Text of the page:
Therefore, it is inevitable for entrepreneurs to enforce sustainable practices. And with society being more conscientious about the harm consumerism has on our ecosystem, the market for sustainable goods will keep growing.

Now that a broader vision of sustainable business has been shown, let’s turn to a more local perspective.  

Many local businesses in Montreal have taken the direction towards sustainable practices, even the youngest ones such as Arrière-Saison, a Montréal-based clothing brand founded by a team of young entrepreneurs.

Nicolas Dostie, the 17-year-old co-founder of the clothing company and health science student at Collège Jean-de-Brébeuf, emphasizes the importance of social responsibility through his brand.

‘’Our company is based on high values of sustainability and ethical fashion. We want to encourage locally produced clothing to reduce the carbon footprint all while making sure the people who are making the products are in ethical working conditions.’’

Nicolas Dostie at Arrière-Saison's production facility.

Local brands tend to mostly fund their businesses through their own means and are certainly not boasting millions of dollars of annual revenue. But, as Dostie points out, turning to similar production practices as Zara or H&M is just not worth it.

‘’Arriere-Saison would have been more profitable if our production was held in China or other manufacturing countries of course, but it’s not worth it. It’s a risk we are willing to take; we remain profitable even if we are investing more in the clothing we are making.”

The Cost of Fast Fashion

Fast fashion brands are on top of the list of the biggest polluters due to their extensive use of water in mixing dyes and chemicals for various steps of textile production, which drives up carbon emissions. Not only are they major contributors to the deterioration of our environment, but they are also behind the poor conditions of millions of workers across the globe. For example, AHA, the company that produced 90% of Zara Brazil’s garments, got into legal trouble with the Brazilian government for mistreating their workers back in 2011. Investigators reported the poor conditions the workers had to endure: 16-hour shifts, $156 to 290$ a month (minimum wage in Brazil in 2011 was $344 a month), and dangerous and unhealthy conditions. Although Zara is not directly the root cause of these workers’ mistreatment, they allowed this to happen and are gaining profit from it.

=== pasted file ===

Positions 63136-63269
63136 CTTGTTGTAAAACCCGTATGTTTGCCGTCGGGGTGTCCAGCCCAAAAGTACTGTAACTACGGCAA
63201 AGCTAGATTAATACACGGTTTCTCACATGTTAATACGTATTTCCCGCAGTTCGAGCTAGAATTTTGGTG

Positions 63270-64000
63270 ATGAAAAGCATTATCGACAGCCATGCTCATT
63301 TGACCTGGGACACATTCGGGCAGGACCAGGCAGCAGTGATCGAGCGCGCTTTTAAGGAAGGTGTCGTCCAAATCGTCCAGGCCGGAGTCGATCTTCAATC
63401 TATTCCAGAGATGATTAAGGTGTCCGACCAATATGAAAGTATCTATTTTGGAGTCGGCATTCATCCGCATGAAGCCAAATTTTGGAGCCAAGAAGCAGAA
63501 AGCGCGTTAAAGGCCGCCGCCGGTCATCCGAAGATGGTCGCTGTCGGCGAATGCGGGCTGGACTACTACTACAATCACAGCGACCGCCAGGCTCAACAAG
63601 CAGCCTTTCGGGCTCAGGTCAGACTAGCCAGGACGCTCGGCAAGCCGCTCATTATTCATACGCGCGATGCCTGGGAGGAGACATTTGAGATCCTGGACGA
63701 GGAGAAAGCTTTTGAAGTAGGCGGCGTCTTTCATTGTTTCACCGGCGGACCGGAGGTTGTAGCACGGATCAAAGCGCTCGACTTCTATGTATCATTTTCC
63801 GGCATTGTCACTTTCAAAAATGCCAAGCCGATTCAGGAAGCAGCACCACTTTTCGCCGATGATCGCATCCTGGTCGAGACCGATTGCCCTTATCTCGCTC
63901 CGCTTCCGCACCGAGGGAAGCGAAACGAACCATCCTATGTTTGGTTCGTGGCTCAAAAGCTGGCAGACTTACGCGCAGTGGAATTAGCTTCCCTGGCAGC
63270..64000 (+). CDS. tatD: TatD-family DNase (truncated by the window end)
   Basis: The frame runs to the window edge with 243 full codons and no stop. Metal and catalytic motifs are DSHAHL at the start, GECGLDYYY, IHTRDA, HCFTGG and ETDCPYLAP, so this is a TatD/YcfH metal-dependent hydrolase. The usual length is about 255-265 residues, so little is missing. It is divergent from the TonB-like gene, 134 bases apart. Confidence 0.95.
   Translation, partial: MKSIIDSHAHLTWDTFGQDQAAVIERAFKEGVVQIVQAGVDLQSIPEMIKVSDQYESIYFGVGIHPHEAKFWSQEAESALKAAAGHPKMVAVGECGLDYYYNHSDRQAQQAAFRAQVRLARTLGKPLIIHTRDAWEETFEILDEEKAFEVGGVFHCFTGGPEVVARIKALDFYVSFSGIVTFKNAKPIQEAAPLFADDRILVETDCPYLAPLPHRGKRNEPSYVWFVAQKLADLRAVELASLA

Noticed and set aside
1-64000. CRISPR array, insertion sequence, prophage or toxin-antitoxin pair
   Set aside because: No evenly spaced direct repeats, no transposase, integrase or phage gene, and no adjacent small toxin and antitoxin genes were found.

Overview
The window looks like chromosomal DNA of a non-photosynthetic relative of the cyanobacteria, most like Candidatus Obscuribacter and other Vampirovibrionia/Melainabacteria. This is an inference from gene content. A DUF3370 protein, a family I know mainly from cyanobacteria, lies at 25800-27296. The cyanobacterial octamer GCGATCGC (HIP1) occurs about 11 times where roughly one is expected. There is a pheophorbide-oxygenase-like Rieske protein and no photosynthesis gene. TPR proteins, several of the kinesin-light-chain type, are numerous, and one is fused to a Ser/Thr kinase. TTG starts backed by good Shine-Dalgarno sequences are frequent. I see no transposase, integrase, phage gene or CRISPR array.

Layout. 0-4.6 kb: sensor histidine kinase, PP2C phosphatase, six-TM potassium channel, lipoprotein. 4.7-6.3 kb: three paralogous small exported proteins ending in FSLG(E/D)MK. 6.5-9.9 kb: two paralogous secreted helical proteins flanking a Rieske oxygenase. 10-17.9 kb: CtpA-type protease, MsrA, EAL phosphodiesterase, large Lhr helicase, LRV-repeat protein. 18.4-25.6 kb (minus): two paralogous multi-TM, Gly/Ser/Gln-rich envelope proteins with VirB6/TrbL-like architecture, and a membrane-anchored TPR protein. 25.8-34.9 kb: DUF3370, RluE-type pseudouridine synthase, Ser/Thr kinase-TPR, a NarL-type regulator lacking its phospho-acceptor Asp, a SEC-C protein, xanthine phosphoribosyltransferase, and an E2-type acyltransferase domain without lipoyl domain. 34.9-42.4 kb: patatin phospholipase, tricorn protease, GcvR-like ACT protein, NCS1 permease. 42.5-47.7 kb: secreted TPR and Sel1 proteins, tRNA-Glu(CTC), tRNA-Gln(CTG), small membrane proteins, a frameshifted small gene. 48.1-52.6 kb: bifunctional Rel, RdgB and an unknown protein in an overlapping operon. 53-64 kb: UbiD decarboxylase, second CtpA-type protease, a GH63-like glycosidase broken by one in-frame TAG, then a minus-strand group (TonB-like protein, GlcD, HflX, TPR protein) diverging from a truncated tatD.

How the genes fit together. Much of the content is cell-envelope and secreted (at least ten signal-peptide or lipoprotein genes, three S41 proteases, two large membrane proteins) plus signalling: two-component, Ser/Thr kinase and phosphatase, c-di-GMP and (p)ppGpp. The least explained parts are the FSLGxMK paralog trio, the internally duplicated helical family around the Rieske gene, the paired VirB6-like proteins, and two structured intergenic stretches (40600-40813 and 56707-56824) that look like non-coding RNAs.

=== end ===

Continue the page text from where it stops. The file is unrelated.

For many sustainable brands, a reliance on marketing and customer loyalty is crucial for profitability, and for many reasons. The competition, fast fashion brands, have price tags that hook consumers, which takes away a big part of the market. Also, local production restricts creative liberty. For instance, Dostie explains that due to limited materials in Canada and the USA, it is harder to offer a wide variety of products and to find ideal materials. Therefore, an effort into selling high-quality and fashionable products is very important for local brands, contrary to fast-fashion who can sell thousands of products without putting too much of an emphasis on quality and durability. Not to mention the higher cost of local production, whereas “manufacturing countries”, such as China, could have cost them 4x less. All this to say that there is much to put on the line in selling sustainably sourced products.

Nevertheless, it is important to note that a student-run business is usually able to withstand lower profit due to fewer personal expenses, which in a way helps them stay afloat and still practice corporate sustainability. But, it is just a minor plus in working towards a greater purpose and it only provides temporary financial relief at the start. In years to come, the stakes will get higher for Arrière-Saison, which is something to take into account even in the early stages of running a sustainable business.

To illustrate, Malice Studios and Saintwoods, two local apparel brands that have been around longer, also emulate these high standards of sustainability, yet both sell at prices about twice as high as Arrière-Saison. This is likely due to both the higher costs of capital towards equilibrating the spendings on larger projects, retailing, etc, and to possibly establish themselves as an expensive, upscale clothing brand. Could be either, could be both. Whatever it may be, the balance between profitability and spendings in corporate sustainability is difficult to keep up with. But for Arrière-Saison and other brands alike, it is a risk they are willing to take for a sustainable future.

Although, with the rise of sustainable entrepreneurship on a local and international scale, we can only imagine that it will get easier from this point forward.


Sustainability is no longer just the mindset of a contrarian, it is a reality we must turn to. Since it will inevitably become the dominating business practice in years to come, it might be time to destigmatize this topic in the corporate world. Corporate social responsibility may not be the way to get optimal profit in the short run, but it certainly diminishes costs in more ways than one.


Photo by Marianne Krohn